Friday, January 20, 2006


It's unhealthy, the love I have for my car. I have sworn to myself, my wife, and this car that I will drive it until it absolutely, completely dies. My beloved Outback, a.k.a. the Big Gay Subaru, is almost eleven years old and still has its original clutch. It got its first new battery a year ago--not because the original went dead, mind you, but because it occurred to me one day that the battery was ten years old and it was probably time to get it replaced, if only on general principle. The dudes at Sears tested the charge before replacing it and asked me why I was having a perfectly fine battery replaced. "Because it's ten years old," I said. I had to say this a few more times before they finally believed me.

This car has a lot of rules to it. We turn off the lights, air, windshield wipers, and radio before turning the motor off, a practice which likely contributed to the longevity of the original battery. We do not put our feet up on the glove compartment, nor do we get into or out of the car if the emergency brake is not on (and, preferably, the motor is off). We do not leave things in this car that are not an ice scraper, the Club, the first-aid kit, or the Tupperware container for traction material. We do not eat messy things in this car. We do not consume any liquids in it that do not come in cups with lids, bottles with caps, or aluminum cans.

How much do I love my car? So much that I even had the airbags inspected last spring, "ten years after the manufacture date of the car" as suggested (in English and French) by the sticker on the sun visor.

When I got custody of this car, my dad showed me how to check and add fluids, how to take the hood cover (a.k.a. the Nose Bra) off and put it back on securely, how to check the tire pressure, how to use the tire pump that plugs into the cigarette lighter, and how to change a tire. I've never had to change a tire, but he had me practice lifting the jack, taking the regular tire off, putting the spare on, taking the spare off, putting the regular one back on, and lowering the jack enough times that I feel pretty damn prepared.

So yesterday I decided it was time to replace the front wiper blades. The rear blade was just fine, but the front blades were crappy to the point where it was easier to see in the rain if they weren't on. Off I went to the auto parts store. The last time I did this, across the country, there was a book in the wiper blade section where you look up your car and find the blades yourself, but at this store, there was no book; and the dude had to look it up in the Employees Only Computer. Armed with my "exact fit" blades, I went back out to the parking lot, only to discover that taking off the old blades is still a lot harder than putting on the new ones.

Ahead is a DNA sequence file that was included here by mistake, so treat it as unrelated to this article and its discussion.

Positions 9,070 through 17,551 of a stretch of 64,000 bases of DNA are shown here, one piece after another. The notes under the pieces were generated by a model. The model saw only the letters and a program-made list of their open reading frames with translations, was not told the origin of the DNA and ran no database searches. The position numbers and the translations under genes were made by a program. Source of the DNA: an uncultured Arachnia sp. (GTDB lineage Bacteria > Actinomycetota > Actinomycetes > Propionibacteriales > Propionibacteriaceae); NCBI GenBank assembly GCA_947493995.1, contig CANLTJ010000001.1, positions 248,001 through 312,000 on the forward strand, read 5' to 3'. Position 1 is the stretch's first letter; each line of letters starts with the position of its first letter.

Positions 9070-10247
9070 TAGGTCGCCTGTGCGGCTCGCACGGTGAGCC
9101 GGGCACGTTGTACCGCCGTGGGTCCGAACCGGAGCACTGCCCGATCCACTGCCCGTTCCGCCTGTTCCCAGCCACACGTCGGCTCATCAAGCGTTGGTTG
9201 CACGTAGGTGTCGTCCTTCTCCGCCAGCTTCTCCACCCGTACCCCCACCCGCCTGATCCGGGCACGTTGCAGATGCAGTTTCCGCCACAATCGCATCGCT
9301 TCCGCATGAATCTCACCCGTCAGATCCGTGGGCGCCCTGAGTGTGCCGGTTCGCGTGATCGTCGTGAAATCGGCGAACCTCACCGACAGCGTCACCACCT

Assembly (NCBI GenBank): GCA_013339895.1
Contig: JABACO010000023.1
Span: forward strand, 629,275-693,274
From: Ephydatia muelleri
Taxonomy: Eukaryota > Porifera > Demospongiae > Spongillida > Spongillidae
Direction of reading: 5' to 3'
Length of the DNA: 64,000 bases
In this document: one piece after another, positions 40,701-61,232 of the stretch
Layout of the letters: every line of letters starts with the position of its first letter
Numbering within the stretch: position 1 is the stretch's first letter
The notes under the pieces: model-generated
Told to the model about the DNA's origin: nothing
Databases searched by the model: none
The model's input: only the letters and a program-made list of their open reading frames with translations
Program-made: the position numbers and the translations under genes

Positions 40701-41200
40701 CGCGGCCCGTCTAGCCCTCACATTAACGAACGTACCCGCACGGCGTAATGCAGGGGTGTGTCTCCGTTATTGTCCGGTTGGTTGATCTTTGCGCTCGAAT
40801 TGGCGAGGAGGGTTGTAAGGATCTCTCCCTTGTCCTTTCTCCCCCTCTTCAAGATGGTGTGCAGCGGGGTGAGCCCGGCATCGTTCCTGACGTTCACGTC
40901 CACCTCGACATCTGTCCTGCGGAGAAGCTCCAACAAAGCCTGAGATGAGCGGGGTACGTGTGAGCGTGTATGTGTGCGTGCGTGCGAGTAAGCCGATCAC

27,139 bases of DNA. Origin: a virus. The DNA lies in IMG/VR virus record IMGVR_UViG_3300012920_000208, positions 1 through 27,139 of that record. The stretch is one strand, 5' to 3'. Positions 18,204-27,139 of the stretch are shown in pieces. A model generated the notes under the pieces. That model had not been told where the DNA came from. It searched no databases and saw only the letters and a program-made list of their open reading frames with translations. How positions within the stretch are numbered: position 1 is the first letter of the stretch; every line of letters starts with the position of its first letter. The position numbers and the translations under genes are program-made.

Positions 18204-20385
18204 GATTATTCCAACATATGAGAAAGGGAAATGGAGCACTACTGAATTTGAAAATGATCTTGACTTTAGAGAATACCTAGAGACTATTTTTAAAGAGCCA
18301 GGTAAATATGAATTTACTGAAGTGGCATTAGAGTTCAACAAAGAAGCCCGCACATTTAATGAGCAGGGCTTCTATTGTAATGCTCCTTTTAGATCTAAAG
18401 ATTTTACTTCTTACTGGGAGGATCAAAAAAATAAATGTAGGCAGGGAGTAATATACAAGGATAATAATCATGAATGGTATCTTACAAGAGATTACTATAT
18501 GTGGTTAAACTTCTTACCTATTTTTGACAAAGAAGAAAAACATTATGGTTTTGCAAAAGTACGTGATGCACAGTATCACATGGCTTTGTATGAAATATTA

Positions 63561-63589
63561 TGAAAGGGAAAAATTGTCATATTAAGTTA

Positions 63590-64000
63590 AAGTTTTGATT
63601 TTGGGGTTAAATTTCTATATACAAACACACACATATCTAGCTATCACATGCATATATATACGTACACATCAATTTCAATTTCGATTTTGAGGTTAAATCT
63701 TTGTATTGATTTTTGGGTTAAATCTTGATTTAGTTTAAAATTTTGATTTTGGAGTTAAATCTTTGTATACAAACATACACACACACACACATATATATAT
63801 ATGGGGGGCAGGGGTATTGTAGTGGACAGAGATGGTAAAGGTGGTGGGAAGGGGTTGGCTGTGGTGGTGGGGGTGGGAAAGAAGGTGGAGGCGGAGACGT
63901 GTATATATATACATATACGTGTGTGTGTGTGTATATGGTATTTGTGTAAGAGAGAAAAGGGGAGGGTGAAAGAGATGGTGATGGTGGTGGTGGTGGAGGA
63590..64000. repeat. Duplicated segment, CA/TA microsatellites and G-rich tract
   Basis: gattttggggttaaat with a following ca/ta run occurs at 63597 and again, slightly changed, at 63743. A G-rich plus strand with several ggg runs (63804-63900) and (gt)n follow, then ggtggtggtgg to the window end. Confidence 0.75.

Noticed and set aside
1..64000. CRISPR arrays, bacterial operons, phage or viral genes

There I was, in my linen dress and embroidered blazer, jiggling the old blades around to release the catch, in full view of a 4-lane city street. I got the driver's side blade off and replaced all right, but the passenger's side one was harder. This middle-aged guy pulled up in a big shiny SUV, perhaps to return his movies at the Blockbuster next to the Car Quest. Then all of a sudden he was right next to me, asking if I needed any help.

"No," I said, "I'm just replacing my wiper blades, and the learning curve's pretty steep. I did the driver's side already--" and then, as if on cue, the catch released. "Well, thanks for the supervision!" I said cheerfully, and the guy walked away.

I'm not sure what it is about the combination of me and the Big Gay Subaru that is such an effective Middle-Aged Guy Magnet. About a year ago, when I was still living in Cleveland, I took advantage of a sunny winter day to get my car washed. (Those backwards Ohioans salt their roads, then wonder why their cars rust through.) I was already at the shopping center where the car wash was, so I thought, what the heck? Time to wash the car and return it to its rightful dark blue state. So I propped up the hood and set about removing the Nose Bra.

This middle-aged guy rolled down his window and said, much like a Yellow Pages ad, "Car problems? Need help?"

"Nope," I said. "Just taking off the nose bra so I can get my car washed."

"Need any help with that, then?" he offered.

"Um, no, but thanks," I said.

He shrugged and drove off.

Later, as I was putting the Nose Bra back on my sparkling blue car, another middle-aged guy rolled down his window. "What's wrong with your car?" he said.

"Nothing," I said. "I've just had it washed, and now I'm putting the nose bra back on."

"Need help?" he offered.

"Nope," I said, removing the hood prop and expertly dropping the hood gently into place.

If ever I were to wake up one morning and say to myself, "You know, self, what we are missing here is a Middle-Aged Guy" (note to my wife: this is never going to happen), all I'd have to do is drive to a random shopping center, prop up the hood of my car, and start memorizing the multilingual warnings on the battery. I'm good at memorizing things, but I doubt I'd get very far on it before my wish became reality.

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